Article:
Vietnam’s Free Trade Agreements – Opportunities for Your Business
- Vietnam has used its participation in international free trade agreements as an instrument to ensure increased economic power and financial security.
- Vietnam hasn’t shied from participating and looking at free trade agreements beyond ASEAN and at the international community to fuel its growth as shown recently by the EVFTA and the UKVFTA.
- Nevertheless, challenges remain as Vietnam will need to embark on further domestic reforms to ensure it can remain competitive.
Free trade agreements (FTAs) are when two or more countries agree on the terms of trade between them. They determine the value of tariffs and duties that countries impose on imports and exports. In 2007, with Vietnam’s ascension into the World Trade Organization (WTO) – it took a significant step integrating with world trade and subsequently entering into several free trade agreements.
Over the past few years, Vietnam has been active in signing bilateral trade agreements with countries throughout the world. Additionally, due to its membership in the Association of Southeast Asian Nations (ASEAN), Vietnam has become a party to several FTAs that the regional trade bloc has signed.
The benefits of the free trade agreements will enable Vietnam’s economic development to continue to shift away from exporting low-tech manufacturing products and primary goods to more complex high-tech goods like electronics, machinery, vehicles, and medical devices.
This can be done in two ways – first, through more diversified sourcing partners through larger trade networks and cheaper imports of intermediate goods from partner countries, which should boost the competitiveness of Vietnam’s exports.
Second – through partnership with foreign firms that can transfer the knowledge and technology needed to make the jump into higher value-added production. An example of this is the recently launched VSmart phone manufactured by Vietnamese conglomerate Vingroup.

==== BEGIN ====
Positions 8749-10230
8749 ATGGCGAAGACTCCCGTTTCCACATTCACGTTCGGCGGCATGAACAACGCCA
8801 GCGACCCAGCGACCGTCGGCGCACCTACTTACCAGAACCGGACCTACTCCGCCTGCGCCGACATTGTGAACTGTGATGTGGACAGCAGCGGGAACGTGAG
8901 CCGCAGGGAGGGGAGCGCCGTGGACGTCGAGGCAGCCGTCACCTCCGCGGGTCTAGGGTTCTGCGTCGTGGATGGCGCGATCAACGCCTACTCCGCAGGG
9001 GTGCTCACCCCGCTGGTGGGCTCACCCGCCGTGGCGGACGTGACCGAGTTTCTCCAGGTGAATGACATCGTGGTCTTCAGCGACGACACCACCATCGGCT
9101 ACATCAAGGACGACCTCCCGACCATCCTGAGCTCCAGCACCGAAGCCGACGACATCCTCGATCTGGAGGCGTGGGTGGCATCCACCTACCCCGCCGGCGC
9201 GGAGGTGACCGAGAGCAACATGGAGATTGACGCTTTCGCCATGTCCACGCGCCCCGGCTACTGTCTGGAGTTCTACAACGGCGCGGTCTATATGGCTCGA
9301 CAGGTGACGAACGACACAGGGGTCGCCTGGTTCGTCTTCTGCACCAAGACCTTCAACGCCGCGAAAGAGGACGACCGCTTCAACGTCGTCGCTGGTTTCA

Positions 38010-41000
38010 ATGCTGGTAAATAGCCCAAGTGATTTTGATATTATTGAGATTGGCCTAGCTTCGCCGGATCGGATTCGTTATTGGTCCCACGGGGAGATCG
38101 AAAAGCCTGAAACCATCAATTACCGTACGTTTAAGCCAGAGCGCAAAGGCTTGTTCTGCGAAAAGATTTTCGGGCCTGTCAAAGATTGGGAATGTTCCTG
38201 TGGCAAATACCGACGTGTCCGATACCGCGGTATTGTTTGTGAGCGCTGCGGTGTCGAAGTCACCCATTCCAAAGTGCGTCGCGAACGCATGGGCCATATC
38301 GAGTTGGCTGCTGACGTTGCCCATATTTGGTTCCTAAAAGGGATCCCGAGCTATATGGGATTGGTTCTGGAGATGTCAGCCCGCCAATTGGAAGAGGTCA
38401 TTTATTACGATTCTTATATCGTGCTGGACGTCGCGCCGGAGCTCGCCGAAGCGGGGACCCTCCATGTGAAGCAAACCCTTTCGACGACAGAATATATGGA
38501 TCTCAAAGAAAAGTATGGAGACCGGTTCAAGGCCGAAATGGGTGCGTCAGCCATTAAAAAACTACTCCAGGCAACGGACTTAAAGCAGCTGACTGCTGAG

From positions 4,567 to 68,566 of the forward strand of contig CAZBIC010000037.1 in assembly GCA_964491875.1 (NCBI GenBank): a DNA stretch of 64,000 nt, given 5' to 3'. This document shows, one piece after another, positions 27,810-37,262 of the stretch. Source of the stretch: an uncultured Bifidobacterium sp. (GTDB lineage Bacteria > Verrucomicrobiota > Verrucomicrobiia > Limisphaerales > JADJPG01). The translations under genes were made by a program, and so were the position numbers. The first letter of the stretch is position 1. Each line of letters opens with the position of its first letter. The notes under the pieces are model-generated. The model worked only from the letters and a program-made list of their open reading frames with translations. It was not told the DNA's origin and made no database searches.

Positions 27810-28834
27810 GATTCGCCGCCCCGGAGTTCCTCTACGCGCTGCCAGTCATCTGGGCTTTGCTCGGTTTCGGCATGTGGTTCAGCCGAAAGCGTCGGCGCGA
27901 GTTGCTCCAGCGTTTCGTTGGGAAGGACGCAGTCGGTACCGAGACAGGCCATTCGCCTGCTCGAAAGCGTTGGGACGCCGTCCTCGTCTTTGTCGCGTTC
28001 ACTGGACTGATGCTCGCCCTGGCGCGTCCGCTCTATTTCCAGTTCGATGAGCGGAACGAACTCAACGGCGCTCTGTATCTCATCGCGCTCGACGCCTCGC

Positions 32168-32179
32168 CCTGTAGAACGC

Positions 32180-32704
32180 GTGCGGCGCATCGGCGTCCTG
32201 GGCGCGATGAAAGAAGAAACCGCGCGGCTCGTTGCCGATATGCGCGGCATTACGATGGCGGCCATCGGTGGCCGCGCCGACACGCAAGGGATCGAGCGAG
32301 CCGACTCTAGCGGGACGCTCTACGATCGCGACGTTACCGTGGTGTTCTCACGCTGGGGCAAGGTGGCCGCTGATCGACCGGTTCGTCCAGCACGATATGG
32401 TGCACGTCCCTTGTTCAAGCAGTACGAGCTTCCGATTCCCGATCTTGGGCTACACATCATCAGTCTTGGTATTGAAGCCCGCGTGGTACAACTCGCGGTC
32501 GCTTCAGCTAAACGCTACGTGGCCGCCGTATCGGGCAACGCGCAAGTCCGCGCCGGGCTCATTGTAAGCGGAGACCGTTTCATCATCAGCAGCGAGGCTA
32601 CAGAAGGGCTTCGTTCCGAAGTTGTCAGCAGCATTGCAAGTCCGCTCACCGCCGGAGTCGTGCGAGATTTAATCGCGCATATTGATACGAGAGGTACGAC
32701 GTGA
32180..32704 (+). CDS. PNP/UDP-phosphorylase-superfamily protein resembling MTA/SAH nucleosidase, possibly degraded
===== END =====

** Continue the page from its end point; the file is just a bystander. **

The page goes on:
Vietnam is touted as a low-cost manufacturer with several companies such as Samsung and Nokia setting up shop to manufacture and then export electronics, but the latest example shows how Vietnam can develop its own products from the transfer of know-how technology.
Such sophisticated business practices and technology will help boost Vietnamese labor productivity and expand the country’s export capacity.
With recent trade agreements such as the Comprehensive and Progressive Agreement for Trans-Pacific Partnership (CPTPP), EU-Vietnam FTA (EVFTA), UK-Vietnam FTA (UKVFTA) in effect, and the upcoming Regional Comprehensive Economic Partnership (RCEP) – Vietnam seems to prioritize international trade integration trade partners outside ASEAN.
Such trade agreements will allow Vietnam to take advantage of the reduced tariffs, both within the ASEAN Economic Community (AEC) and with the EU and US to attract exporting companies to produce in Vietnam and export to partners outside ASEAN.
The EVFTA Report 2018 by the European Chamber of Commerce (EuroCham) in Vietnam revealed that 72 percent of EuroCham members believed that the EVFTA will make Vietnam more competitive and turn it into a hub for European businesses.
Vietnam’s entry into these trade deals will also ensure alignment with national standards ranging from employee rights to environmental protection. Both the CPTPP and EVFTA require Vietnam to conform to the International Labor Organization (ILO) standards. Chan Lee from the ILO noted that this is an opportunity for Vietnam to modernize its labor laws and industrial relations systems.
Challenges posed by FTAs
The FTAs may also come with some added downsides. Such agreements are likely to trigger aggressive competition from foreign rivals on local businesses – particularly in the agriculture sector including meat and dairy products from the EU, Australia, and Canada.
If local firms do not adapt, make use of new market opportunities and potential partnerships with foreign firms – they could find competing in the market challenging.
The Vietnamese government would also need to continue on its path of reforms – strengthening the banking sector, removing corruption, refining legal and tax structures, and improving trade facilitation.
Future growth from FTAs
Vietnam’s Ministry of Planning and Investment forecast that the CPTPP could increase Vietnam’s GDP by 1.3 percentage points by 2035, while the EVFTA could boost GDP by 15 percent. These trade deals along with already signed and upcoming FTAs are likely to ensure that Vietnam remains competitive in the short-to-medium term.
Choosing a professional service to evaluate FTAs for your business
Finding one’s way through the legalese that many of these FTAs use to spell out their rules and regulations can often be cumbersome. This often is one of the most cited reasons why businesses fail to take advantage of the benefits available to them. Therefore, it is strongly suggested that businesses and investors consult with a professional service with strong experience in the region. This will allow a business to have a reliable, and clear source of information before making an investment.
Note: The article was first published in May 2015 and has been updated to include the latest developments.
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